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In an action that they called “understanding the needs and challenges of those in the communities we serve,” the Los Angeles County Sheriff’s Department Parking Enforcement Detail announced it will temporarily relax parking enforcement to help cope with parking availability.
Temporary relaxed enforcement in the unincorporated areas of Los Angeles County, which are effective immediately, will include street sweeping and expired registrations. All streets with posted signs for street sweeping will not be enforced, and vehicles with expired registration will not be cited. Moreover, registrations expired in excess of six months will not be towed.
“The recent stay-at-home order issued in early December, brought to light once again the need for additional parking across Los Angeles County,” the department wrote.
But this doesn’t mean that no enforcement will be made. Enforcement in the unincorporated areas of Los Angeles County that will continue include: blocking fire hydrants; red zone parking and/or fire lane; handicap parking violations; blocking driveway; parked vehicles which disrupt the flow of traffic; and metered parking in business districts. The Los Angeles County Sheriff’s Department will also continue to enforce violations which pose an immediate risk to public safety.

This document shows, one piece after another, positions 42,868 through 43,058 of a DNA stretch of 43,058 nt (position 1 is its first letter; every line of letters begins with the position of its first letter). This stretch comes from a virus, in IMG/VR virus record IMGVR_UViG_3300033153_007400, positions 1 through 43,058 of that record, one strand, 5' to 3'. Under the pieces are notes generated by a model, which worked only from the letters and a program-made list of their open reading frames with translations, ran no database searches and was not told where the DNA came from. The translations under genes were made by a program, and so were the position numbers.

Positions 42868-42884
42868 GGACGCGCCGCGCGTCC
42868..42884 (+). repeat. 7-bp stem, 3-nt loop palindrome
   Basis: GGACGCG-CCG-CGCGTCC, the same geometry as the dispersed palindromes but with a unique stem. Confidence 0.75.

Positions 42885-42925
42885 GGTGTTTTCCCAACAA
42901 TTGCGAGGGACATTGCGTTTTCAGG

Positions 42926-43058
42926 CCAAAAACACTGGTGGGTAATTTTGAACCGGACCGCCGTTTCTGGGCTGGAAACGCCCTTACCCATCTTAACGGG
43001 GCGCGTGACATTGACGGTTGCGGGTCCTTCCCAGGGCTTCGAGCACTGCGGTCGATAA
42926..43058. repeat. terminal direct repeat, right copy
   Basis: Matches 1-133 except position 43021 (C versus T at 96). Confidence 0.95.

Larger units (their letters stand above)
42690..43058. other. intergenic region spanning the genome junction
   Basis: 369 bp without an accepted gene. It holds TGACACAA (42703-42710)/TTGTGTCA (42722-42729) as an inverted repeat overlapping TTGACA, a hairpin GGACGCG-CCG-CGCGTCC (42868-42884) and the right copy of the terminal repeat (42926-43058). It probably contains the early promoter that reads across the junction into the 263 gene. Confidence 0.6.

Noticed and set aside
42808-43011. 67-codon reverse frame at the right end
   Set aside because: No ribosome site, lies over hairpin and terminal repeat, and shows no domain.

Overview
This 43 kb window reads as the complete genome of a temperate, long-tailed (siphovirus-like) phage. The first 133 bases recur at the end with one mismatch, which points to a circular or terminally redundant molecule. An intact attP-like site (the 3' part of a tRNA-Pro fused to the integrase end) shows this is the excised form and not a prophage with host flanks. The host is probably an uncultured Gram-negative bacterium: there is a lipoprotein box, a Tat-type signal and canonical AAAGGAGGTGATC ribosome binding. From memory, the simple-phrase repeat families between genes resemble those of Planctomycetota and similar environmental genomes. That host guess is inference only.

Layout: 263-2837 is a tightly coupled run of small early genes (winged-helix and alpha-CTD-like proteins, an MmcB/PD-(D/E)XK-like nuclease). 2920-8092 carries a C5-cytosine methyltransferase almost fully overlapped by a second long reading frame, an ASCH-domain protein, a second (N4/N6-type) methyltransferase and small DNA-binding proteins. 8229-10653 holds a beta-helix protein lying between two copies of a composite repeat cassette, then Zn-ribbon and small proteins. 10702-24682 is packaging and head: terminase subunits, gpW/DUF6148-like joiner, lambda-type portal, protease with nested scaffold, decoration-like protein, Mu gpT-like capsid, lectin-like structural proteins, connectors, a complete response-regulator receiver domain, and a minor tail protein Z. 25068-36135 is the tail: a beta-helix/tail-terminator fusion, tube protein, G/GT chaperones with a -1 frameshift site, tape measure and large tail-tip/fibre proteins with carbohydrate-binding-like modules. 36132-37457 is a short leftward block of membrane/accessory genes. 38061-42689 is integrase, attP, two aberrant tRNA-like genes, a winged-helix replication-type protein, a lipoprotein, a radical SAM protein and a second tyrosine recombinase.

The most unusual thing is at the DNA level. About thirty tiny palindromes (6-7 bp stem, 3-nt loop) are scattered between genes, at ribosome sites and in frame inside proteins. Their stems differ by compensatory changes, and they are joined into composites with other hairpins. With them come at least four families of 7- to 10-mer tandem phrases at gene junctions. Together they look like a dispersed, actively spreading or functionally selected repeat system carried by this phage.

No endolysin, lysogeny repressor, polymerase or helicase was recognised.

The Sheriff’s Department did not set a date for the relaxed enforcement to expire.
Moreover, tickets will still be given out during street sweeping in the city of L.A. To encourage residents to pay citations promptly, the city is reportedly offering a $20 discount on citations paid within 48 hours.
With COVID-19 case increases repeatedly setting records and fears of intensive care units reaching capacity, L.A. Mayor Garcetti has encouraged residents to stay home but kept parking enforcement in full effect.
A study conducted by the Southern California Association of Governments found that volume on the roads and freeways is currently down, but only 10% less than pre-pandemic numbers. That’s compared to the 80% decline seen back in April. Vehicle miles traveled (VMT) on the freeway network alone dropped by nearly 50% in early April over prior year, but began increasing again by mid-April.
Having traffic come back to pre-pandemic levels also raises the concern about car accidents jumping back as well. It was previously reported that reports of road rage in Los Angeles were down, with a 33.5% decrease from last year.